Slight first quarter increase in agribusiness confidence

The overall improvement in business sentiment during the first quarter of 2019 is a welcome development, but confidence levels in the agricultural sector are still at levels below the neutral 50-point mark.

Slight first quarter increase in agribusiness confidence
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The overall improvement in business sentiment during the first quarter of 2019 is a welcome development, but confidence levels in the agricultural sector are still at levels below the neutral 50-point mark.

This was according to Wandile Sihlobo head of economic and agribusiness intelligence at Agbiz.

The survey was conducted between 28 February and 15 March and comprised agribusinesses operating in all agricultural subsectors across South Africa.

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It reflected the perceptions of at least 25 agribusiness decision-makers with regard to the 10 most important aspects influencing a business in the agricultural sector.

This included issues such as turnover, net operating income, market share, employment, economic growth, as well as debtor provision for bad debt and financing costs.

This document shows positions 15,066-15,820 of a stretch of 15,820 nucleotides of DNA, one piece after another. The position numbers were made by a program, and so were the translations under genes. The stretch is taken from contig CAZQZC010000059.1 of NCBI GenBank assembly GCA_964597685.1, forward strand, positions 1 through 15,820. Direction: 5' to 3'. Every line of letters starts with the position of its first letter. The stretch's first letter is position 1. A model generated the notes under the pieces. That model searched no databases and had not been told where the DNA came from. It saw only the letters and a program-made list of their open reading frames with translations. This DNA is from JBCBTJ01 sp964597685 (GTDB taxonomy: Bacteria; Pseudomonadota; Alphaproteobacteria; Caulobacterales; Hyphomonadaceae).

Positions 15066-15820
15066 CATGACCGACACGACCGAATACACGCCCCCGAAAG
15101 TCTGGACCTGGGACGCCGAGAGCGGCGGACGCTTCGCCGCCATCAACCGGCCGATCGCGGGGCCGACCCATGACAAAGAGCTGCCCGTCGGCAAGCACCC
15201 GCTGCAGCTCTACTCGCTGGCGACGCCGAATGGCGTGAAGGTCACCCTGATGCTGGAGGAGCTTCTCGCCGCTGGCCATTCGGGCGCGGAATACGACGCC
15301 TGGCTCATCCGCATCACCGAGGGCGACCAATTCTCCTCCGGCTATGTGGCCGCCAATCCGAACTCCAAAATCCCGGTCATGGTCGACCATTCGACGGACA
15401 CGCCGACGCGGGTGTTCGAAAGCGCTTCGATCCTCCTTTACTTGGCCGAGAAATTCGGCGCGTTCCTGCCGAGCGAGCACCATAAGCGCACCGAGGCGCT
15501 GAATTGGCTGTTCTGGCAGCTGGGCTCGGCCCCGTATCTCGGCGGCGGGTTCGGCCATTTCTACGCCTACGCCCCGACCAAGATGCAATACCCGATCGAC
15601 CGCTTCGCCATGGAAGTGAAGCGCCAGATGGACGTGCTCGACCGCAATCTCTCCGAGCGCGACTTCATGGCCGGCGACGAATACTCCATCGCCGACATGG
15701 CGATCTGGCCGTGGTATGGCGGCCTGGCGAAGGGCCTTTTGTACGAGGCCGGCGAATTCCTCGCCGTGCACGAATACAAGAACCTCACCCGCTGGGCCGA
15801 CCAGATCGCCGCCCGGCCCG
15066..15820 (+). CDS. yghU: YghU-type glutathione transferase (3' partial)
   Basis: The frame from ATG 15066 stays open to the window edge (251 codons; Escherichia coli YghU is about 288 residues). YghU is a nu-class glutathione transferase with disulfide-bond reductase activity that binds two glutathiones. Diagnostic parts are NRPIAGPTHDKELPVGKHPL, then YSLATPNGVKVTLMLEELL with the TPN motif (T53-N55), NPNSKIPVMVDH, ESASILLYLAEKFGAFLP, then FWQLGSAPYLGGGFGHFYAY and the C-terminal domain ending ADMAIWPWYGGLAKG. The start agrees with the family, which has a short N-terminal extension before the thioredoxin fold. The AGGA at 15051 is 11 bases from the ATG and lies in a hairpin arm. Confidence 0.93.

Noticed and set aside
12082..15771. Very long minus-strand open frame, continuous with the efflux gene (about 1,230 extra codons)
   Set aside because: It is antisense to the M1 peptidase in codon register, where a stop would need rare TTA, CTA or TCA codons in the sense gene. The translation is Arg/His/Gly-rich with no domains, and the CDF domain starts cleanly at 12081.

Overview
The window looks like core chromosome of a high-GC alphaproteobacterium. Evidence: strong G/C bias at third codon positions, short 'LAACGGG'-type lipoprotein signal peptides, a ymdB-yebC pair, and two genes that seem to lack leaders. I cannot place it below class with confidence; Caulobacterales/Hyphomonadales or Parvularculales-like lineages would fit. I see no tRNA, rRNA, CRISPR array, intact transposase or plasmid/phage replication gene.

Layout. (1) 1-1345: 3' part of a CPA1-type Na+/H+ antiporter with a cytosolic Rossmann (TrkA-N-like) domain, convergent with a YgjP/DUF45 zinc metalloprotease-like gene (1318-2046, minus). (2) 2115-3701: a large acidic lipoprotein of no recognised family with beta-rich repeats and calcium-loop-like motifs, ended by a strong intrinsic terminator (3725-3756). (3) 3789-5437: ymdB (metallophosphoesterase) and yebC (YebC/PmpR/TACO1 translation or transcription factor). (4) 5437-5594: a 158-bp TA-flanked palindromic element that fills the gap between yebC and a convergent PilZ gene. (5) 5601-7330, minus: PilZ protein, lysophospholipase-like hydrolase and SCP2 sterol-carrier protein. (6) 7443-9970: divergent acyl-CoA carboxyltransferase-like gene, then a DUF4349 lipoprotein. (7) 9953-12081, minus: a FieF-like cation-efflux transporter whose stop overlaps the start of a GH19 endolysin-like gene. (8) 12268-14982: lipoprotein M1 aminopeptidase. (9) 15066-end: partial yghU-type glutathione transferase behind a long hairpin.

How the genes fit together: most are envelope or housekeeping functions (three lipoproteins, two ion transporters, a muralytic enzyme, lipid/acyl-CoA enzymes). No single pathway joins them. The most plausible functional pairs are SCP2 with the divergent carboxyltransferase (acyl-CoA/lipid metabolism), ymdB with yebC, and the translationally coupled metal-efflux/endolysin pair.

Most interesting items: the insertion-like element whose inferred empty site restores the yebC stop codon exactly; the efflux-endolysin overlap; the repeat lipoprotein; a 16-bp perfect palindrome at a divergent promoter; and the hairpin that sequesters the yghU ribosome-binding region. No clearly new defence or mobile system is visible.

“It is used by agribusiness executives, policymakers and economists to understand the perceptions of the agribusiness sector, and also serves as a leading indicator of the value of the agricultural output, while providing a basis for agribusinesses to support their business decisions,” Sihlobo said.

Turnover, for example, improved by 13 points to 61 in the first quarter of the year.

This optimism stemmed from agribusiness operating in the horticultural, livestock, agrochemicals and wine subsectors.

In line with turnover, confidence in terms of operating income increased by nine points from the fourth quarter of 2018 to 46 in the first quarter of this year, he said.

Investment in movable assets such as agricultural machinery had been encouraging over the past couple of months, but most respondents’ additional comments still centred on land reform.

“However, the outcome of the ongoing land reform processes, such as President Cyril Ramaphosa’s advisory panel [on land reform] and the [Constitutional] Review Committee, among others, are key to determining  fixed investments in South Africa’s agricultural sector, and thereafter long-run growth prospects and employment,” he added.

 

Annelie Coleman represents Farmer’s Weekly in the Free State, North West and Northern Cape. Agriculture is in her blood. She grew up on a maize farm in the Wesselsbron district where her brother is still continuing with the family business. Annelie is passionate about the area she works in and calls it ‘God’s own country’. She’s particularly interested in beef cattle farming, especially with the indigenous African breeds. She’s an avid reader and owns a comprehensive collection of Africana covering hunting in colonial Africa, missionary history of same period, as well as Rhodesian literature.